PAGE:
Ever wondered how to break it to your shareholders that your company is under investigation by the US Securities and Exchange Commission for corruption?
Well, Embraer decided to opt for the more discreet approach on Wednesday. The airline manufacturer, one of Brazil’s biggest and most transparent companies, waited until the release of their third-quarter results on the night of a national holiday to make the announcement.
Brazilians are used to seeing their compatriots head abroad to try their luck in Europe or North America. Until recently, they weren’t so used to seeing foreigners coming the other way.
But now that the rich countries are embroiled in crisis as Brazil continues to grow, the direction of migratory flows is changing. For the first time in twenty years, there are more foreigners living in Brazil than there are Brazilians living abroad.
With rising fears that Greece may be headed for the eurozone’s exits, it is heartening to see someone banging on the door to be let in – in this case Poland.
Although Poland has one of the strongest economies in the EU – the country’s central bank predicts growth of 3.2 per cent in 2012, faster than just about everywhere else in the EU – Marek Belka, the central bank governor, again reiterates that the country’s long-term goal is to join the common currency.
Grey November skies have brought especially gloomy economic tidings for Serbia, with the largest exporter, US Steel, considering closing down because of the poor regional economic outlook.
John P Surma, chairman and CEO of the steel multinational , attributed the bulk of the losses in US Steel’s bad third-quarter earnings to its Serbian steel mills, acquired by privatisation for $33m in 2003.
This year, some 1,000 kids entered South Africa’s banking sector and embarked on 12 months work experience through a government backed training scheme.
All come from groups previously disadvantaged during the apartheid regime – blacks, coloureds and Indians. The youngsters will live off a R2,500 monthly stipend paid for by BANKSETA, a government supported institution, whose mission is to transform banks in the post-apartheid era and help develop the next generation of South African bankers.
It was all going so well. Zhang Yan, China’s ambassador to India, was joined in New Delhi on Thursday by other senior Chinese officials for the announcement of a $400m investment in India by TBEA, a Chinese power company.
The two-stage investment, it was explained, would be used to manufacture transformers in the western state of Gujarat. But then journalists at the event noticed that a map in TBEA’s brochure showed that large chunks of India were, apparently, in China.
Call it life imitating art. Three years after Danny Boyle’s Slumdog Millionaire was crowned Best Picture at the Oscars, a 27-year-old man from one of India’s poorest states has enacted his own poor-boy-makes-good inspirational story. But the story highlights a new Indian problem – what to do with sudden wealth.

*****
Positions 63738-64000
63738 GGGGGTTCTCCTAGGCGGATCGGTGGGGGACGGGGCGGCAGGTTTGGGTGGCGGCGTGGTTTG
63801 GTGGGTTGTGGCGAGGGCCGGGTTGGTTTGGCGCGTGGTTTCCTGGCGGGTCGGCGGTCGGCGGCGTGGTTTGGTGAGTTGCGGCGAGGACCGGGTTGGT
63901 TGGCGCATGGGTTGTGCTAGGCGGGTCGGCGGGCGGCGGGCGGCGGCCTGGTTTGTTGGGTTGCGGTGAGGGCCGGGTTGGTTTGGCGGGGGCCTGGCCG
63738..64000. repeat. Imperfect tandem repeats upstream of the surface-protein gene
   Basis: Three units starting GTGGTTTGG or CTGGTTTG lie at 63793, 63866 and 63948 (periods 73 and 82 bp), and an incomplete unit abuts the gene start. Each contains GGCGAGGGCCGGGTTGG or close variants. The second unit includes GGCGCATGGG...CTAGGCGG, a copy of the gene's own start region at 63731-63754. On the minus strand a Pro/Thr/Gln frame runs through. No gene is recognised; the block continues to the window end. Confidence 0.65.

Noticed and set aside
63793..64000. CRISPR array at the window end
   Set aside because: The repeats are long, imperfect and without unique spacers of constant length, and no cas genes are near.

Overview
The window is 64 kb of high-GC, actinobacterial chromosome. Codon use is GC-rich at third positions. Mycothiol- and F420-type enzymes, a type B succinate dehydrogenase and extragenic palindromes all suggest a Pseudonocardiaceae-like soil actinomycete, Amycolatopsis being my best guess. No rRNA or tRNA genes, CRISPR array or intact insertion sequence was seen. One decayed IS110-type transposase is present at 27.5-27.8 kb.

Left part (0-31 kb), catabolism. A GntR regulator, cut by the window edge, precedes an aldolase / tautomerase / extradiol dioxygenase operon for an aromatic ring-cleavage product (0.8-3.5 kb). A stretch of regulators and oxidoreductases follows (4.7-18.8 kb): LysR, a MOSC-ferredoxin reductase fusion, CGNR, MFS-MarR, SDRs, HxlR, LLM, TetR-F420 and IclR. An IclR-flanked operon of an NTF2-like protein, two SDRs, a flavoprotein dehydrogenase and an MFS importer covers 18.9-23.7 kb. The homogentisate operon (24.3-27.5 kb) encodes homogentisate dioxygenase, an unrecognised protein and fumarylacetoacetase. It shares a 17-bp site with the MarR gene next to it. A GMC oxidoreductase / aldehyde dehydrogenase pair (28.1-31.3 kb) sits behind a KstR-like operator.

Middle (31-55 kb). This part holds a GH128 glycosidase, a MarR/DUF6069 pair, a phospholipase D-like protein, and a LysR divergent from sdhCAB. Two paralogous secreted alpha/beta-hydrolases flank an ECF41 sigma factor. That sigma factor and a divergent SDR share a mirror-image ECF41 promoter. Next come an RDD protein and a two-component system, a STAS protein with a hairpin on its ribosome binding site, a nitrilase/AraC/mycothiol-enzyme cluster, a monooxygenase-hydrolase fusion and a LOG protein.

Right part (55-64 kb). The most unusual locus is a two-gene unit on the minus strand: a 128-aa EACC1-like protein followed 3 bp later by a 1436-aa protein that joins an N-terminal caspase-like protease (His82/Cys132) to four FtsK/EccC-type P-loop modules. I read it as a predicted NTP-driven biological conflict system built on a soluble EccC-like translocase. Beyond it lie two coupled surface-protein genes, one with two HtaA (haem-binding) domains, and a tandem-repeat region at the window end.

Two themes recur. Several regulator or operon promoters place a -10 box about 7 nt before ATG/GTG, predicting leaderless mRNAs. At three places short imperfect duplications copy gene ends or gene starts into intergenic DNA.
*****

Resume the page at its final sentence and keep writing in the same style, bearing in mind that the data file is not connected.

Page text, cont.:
George Papandreou, Greek prime minister, has not resigned and has scrapped a controversial plan to hold a referendum on the heavily indebted country’s membership of the eurozone.
The U-turn by the embattled premier was announced during an emergency cabinet meeting, according to senior sources from the governing socialist Pasok party.
For anyone who’s ever tried to look up the menu of a restaurant in India to see if they offer a particular type of chicken kebab and had to sort through blurry, user-scanned copies uploaded onto sites like burrp.com or zomato.com, Google’s latest initiative will come as a welcome fillip.
On Wednesday, Google India began offering free websites, hosting, maintenance and training to SMEs in an effort to get more of the 8m small businesses in India online. But there is, of course, something of a catch.
The BBC is reporting that Greek prime minister George Papandreou is expected to offer his resignation within the next half-hour.
Papandreou will meet Greek President Karolos Papoulios immediately after an emergency cabinet meeting has finished and is expected to offer a coalition government, with former Greek central banker Lucas Papademos at the helm.
Márton Szõke , a Hungarian entrepreneur and angel investor, learned his trade the hard way. “When I started my first business, I was a fool. In hindsight, I probably wouldn’t have started it.” Nevertheless, he made enough money “to burn most of it in my second venture, which failed.”
But next time round, Szõke got it right and a few years later he sold Indextools, his analytics software company, to Yahoo! and made his first bundle.
* Russia clears final hurdle to joining WTO
* EU suspends €8bn in Greek aid
* Syria agrees to peace plan, says Qatar
* Pakistan grants India MFN status
First the Brics were going to rescue the eurozone by buying EU countries’ bonds. That idea fell apart pretty quickly. Since then, though, the notion that Bric nations and especially China might help by, for example, contributing to the European Financial Stability Facility, has gained ground. Chinese officials have let that idea stay alive. After the break, our chronology of what China has actually said all along.
Thursday’s top picks from the beyondbrics team: Lex on the crisis facing the G20 in Cannes and the ongoing fallout from Thailand’s flooding; David Pilling on China’s search for a new moral code; Indonesia’s political games; and why India’s bankers are occupying their Wall St.